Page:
Sometimes you have to move forward in order to see where you started out—and the hardscrabble wisdom that one gains from that type of journey forms the backbone of Dave Hause’s third full-length, Bury Me In Philly. “Punk rock guilt is a real thing,” the lifelong Philadelphian says from his new home in California. “I like to make rock n’ roll music because that’s what I love and I don’t care if Zeppelin or the Stones aren’t cool to the punks… it’s cool to me and that’s what matters.” In that spirit, Bury Me In Philly is a love letter both to his hometown as well as the larger-than-life rock acts he grew up worshiping as a teenager.
For the follow-up to 2013’s Devour, a newly sober Hause holed up in his new home and wrote nearly forty songs, eleven of which would end up as Bury Me In Philly. “The first song I wrote for this album was the title track and I didn’t realize it at the time but that really set the tone for the album,” he explains. “One thing I was focused on was trying to make the songs more concise and uplifting than the last record. My last album was a divorce record and during the touring of it I fell in love with my fiancé, moved to California and things got a lot better.” Hause’s newfound perspective allowed him to dig even deeper as a songwriter whether he’s getting intimately introspective on the tender ballad “Wild Love” or channeling that into shot of sonic adrenaline on monster anthems such as “Shaky Jesus.”
Although Bury Me In Philly is a Dave Hause album, it was also greatly inspired by the other people involved in the production of the album, most notably Eric Bazilian of Philadelphia rock legends The Hooters. “The Hooters were the first concert I ever saw when I was eight years old and it definitely made a huge impression on me,” Hause explains. In fact, during the pre-production process Hause was constantly sending songs to Bazilian who actually performed The Hooters classic “And We Danced” onstage with the Hause the last time he was in town. “Things weren’t working out with my original producer and Eric expressed that he would want to produce the album and suddenly he went from my hero to a causal friend to a co-collaborator.” Recorded at Bazilian’s home studio with him and Grammy Award winning producer William Wittman, the album is the ultimate homage to Hause’s past and is a timeless take on rock music’s enduring spirit.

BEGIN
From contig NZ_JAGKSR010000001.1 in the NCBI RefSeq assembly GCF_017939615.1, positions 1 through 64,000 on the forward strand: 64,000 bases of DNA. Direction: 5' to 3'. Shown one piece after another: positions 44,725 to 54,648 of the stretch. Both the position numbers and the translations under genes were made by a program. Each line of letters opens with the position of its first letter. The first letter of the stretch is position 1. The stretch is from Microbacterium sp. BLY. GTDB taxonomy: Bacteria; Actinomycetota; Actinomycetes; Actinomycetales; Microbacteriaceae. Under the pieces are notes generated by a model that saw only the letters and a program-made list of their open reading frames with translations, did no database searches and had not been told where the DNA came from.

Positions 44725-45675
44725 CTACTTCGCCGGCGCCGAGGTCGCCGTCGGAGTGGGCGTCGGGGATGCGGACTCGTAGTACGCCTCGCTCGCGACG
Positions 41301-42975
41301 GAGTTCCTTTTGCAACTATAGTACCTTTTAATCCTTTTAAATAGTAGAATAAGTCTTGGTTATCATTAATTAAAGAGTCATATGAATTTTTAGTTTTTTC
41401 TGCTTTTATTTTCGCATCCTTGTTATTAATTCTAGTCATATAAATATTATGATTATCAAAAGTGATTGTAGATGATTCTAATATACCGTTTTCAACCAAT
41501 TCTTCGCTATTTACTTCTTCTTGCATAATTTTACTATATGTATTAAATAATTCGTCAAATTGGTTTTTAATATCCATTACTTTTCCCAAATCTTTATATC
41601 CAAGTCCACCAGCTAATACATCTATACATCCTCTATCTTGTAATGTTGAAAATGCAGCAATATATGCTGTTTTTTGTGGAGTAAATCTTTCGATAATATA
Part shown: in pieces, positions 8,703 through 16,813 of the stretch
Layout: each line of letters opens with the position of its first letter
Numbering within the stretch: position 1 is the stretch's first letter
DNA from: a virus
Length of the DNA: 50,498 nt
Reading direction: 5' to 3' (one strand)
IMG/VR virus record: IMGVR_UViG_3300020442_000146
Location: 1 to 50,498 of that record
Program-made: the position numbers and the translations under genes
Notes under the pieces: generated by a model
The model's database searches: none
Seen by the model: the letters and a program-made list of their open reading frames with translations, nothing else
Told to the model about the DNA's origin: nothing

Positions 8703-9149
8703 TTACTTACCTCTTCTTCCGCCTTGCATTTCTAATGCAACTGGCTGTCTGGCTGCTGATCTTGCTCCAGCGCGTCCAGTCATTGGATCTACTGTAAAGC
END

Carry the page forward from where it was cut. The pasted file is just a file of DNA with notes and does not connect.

Additionally, these songs are united by Hause’s intent dedication to his craft, which punk fans are already familiar with from his role as front man in The Loved Ones and guitarist/vocalist in The Falcon. From the fuzzed-out boogie of “Dirty Fucker” to the folksy sing-along vibe of “Helluva Home” and the classic rock-inspired groove of “The Mermaid,” Bury Me In Philly may not be an easy album to categorize but it’s a joy to get lost inside. Hause also kept things in the family this time around by co-writing the album with his 23-year-old brother Tim, who helped bring a fresh perspective to the recordings. “I’ve never had a musical soulmate but during this process I realized it’s my brother,” Hause explains. “Who I think of as this cute cuddly infant is now this grown man who is really talented and focused and he’s not drinking and partying his way through life the way that I was at that age. It’s really cool.”
While virtually every song on Bury Me In Philly could be played on the radio, the album is much more than a collection of singles. “I still write in the paradigm of albums you know?” Hause says. “I think there should be melodic through lines and each track on the album should compliment the other ones. You want to plan an album like a live set: You want a batch of songs that kick off the record, then you want some left turns. You want to take people on a journey.” The road to get to this point may have had its share of obstacles but looking back Hause wouldn’t trade his experiences for anything. “The ringing of that broken bell, it always seems to cast its spell. I was young and I flinched before, but I ain’t flinching anymore,” Hause sings over a soaring slide guitar on “The Flinch” ….and you can tell that he means it. Coming full circle rarely sounds this inspired.
2015 - Hope Is Made of Steel is the third full-length album from Northcote, the moniker of Canadian songwriter Matt Goud. The album arrives September 2015 and is an exciting step forward for the hard working artist. 2014 saw Goud and his band mates build their audience around the world with over 160 shows throughout the United States, Canada, Europe and the UK. The new record reflects Northcote's punk rock and folk influences while sonically embracing the rock sound that they have developed through 18 months of near constant touring on the road.
“When I was putting together songs for this record, I wanted to pursue the ones that didn't feel necessarily like Northcote-type songs.” Goud says. There was a big batch that I knew could work and that could fit well with the other records, but I wanted to pursue the material that felt surprising and challenging to me. The record feels vulnerable in that way and reflects some of the experiences I have had in life and from all the touring we have done.”